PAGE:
Send to:

Choose Destination
See comment in PubMed Commons below
Tree Physiol. 2002 Aug;22(11):807-11.

Microelectrode technique for in situ measurement of carbon dioxide concentrations in xylem sap of trees.

Author information

  • 1School of Forest Resources, University of Georgia, Athens, GA 30602, USA.


We developed a new microelectrode technique for measuring CO2 concentration ([CO2]) in xylem sap of trees. This technique enabled us to make rapid and continuous measurements of xylem sap [CO2] in situ. In this report, we discuss the methodology and establish the feasibility of the technique. We also describe calibration procedures, temperature sensitivity, field use and other characteristics of the microelectrodes. An example of data collected in the field is provided. Microelectrode calibration was accomplished at constant temperature in air of known [CO2]. When sampling temperature differed from calibration temperature, correction was necessary. We developed an equation to correct for temperatures between 15 and 35 degrees C when calibration was conducted at 25 degrees C. Equations based on Henry's Law were used to convert measured gas phase [CO2] (%) to concentration of all products of CO2 dissolved in sap (mmol l(-1)). We inserted microelectrodes into stems of three tree species to measure diurnal changes in [CO2] in the xylem sap. A diurnal pattern with depression during the day and elevation at night was observed. Mean daily [CO2] ranged from 1.6 to 10.3 mmol l(-1). Microelectrodes were suitable for making diurnal measurements for up to 7 days without recalibration. We also used the microelectrodes to measure [CO2] of soil in situ. Soil [CO2] ranged from 1 to 4% (gas phase), with little diurnal variation.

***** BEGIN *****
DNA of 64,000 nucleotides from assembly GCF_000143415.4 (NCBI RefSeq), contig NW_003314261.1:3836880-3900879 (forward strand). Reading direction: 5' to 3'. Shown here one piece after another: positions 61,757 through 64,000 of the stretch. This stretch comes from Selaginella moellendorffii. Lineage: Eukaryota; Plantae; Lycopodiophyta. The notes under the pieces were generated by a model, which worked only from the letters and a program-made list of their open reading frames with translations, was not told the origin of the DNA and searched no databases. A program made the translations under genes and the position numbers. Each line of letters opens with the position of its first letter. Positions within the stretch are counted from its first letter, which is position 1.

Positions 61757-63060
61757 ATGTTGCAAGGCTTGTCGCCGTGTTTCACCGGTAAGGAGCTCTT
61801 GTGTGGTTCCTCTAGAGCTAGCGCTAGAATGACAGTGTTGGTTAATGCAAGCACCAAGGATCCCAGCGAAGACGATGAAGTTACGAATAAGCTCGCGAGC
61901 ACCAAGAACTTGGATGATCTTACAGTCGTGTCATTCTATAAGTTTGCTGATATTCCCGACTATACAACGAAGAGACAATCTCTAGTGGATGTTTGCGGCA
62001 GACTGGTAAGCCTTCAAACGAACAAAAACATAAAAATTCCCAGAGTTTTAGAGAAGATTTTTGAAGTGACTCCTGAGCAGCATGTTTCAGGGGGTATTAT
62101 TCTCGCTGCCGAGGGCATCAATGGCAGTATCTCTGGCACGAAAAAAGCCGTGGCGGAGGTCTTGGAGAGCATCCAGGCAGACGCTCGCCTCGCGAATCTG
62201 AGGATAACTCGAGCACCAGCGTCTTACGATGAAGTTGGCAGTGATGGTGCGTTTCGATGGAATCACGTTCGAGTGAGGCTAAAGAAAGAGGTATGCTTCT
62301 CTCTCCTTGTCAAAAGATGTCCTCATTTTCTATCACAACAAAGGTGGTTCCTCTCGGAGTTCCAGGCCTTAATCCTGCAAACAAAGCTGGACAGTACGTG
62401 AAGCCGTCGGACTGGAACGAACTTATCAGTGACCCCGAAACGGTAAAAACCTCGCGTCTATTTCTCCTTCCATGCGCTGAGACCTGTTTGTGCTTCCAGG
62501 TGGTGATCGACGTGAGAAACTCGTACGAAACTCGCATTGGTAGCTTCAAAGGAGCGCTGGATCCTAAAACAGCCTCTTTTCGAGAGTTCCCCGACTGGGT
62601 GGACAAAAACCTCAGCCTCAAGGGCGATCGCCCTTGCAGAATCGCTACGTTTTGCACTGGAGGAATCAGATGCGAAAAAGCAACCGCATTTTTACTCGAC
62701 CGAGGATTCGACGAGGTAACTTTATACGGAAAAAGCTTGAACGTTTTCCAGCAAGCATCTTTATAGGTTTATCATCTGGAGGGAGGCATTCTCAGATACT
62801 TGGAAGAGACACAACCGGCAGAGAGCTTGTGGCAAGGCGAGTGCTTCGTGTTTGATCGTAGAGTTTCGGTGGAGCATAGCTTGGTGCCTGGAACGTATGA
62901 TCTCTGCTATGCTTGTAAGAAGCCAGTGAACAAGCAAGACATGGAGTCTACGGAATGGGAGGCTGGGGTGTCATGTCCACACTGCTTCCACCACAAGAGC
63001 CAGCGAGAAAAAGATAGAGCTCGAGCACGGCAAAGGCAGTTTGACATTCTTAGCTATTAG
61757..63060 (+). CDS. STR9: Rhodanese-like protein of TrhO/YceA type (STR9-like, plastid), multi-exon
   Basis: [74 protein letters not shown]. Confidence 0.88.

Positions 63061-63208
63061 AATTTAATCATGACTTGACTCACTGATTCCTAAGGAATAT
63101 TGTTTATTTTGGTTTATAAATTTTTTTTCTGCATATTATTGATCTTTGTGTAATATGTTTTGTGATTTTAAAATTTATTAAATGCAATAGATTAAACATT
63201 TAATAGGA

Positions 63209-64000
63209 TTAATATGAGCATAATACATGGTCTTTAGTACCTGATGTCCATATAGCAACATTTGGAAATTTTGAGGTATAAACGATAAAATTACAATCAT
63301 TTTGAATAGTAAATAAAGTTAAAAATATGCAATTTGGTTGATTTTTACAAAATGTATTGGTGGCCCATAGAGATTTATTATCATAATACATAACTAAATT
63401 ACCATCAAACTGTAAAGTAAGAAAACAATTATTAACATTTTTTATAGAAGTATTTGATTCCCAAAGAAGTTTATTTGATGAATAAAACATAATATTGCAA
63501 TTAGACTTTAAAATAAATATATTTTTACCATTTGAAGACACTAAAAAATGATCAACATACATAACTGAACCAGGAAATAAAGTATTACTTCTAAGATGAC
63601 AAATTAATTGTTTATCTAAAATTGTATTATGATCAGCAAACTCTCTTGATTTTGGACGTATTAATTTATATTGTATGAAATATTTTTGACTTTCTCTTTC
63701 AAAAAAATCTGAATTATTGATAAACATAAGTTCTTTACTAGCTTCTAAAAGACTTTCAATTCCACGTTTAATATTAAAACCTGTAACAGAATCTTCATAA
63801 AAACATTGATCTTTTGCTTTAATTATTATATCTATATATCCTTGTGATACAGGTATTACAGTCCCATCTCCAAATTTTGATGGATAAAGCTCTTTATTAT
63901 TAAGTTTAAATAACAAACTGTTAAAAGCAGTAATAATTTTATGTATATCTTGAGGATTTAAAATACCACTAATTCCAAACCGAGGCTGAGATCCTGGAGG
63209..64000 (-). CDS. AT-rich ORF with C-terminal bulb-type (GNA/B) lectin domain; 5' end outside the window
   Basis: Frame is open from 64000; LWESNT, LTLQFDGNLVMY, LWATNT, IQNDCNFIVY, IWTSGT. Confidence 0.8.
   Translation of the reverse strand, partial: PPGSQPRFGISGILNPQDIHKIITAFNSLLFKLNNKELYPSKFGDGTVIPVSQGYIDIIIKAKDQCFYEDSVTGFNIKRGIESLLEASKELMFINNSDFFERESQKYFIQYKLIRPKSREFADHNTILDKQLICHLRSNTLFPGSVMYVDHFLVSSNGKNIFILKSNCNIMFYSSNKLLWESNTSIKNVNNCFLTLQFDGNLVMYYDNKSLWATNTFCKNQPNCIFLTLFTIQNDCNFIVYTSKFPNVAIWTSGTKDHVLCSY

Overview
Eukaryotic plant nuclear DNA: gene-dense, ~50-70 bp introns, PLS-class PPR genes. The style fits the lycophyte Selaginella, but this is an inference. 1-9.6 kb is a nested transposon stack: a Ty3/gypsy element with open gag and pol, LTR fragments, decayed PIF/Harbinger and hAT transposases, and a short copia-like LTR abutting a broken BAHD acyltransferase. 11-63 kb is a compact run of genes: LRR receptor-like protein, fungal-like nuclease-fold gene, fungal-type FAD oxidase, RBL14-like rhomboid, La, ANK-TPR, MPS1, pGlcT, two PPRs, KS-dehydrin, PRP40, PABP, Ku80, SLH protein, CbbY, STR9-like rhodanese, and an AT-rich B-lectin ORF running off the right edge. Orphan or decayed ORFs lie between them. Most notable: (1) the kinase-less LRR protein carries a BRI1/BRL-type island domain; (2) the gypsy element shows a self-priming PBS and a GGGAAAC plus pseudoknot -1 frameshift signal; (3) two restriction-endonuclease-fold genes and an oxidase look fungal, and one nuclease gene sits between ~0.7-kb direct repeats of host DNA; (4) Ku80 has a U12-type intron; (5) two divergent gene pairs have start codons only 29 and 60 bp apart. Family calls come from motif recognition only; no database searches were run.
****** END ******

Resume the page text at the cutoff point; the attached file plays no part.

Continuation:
[PubMed - indexed for MEDLINE]
PubMed Commons home

PubMed Commons

How to join PubMed Commons

    Supplemental Content

    Full text links

    Icon for HighWire
    Loading ...
    Write to the Help Desk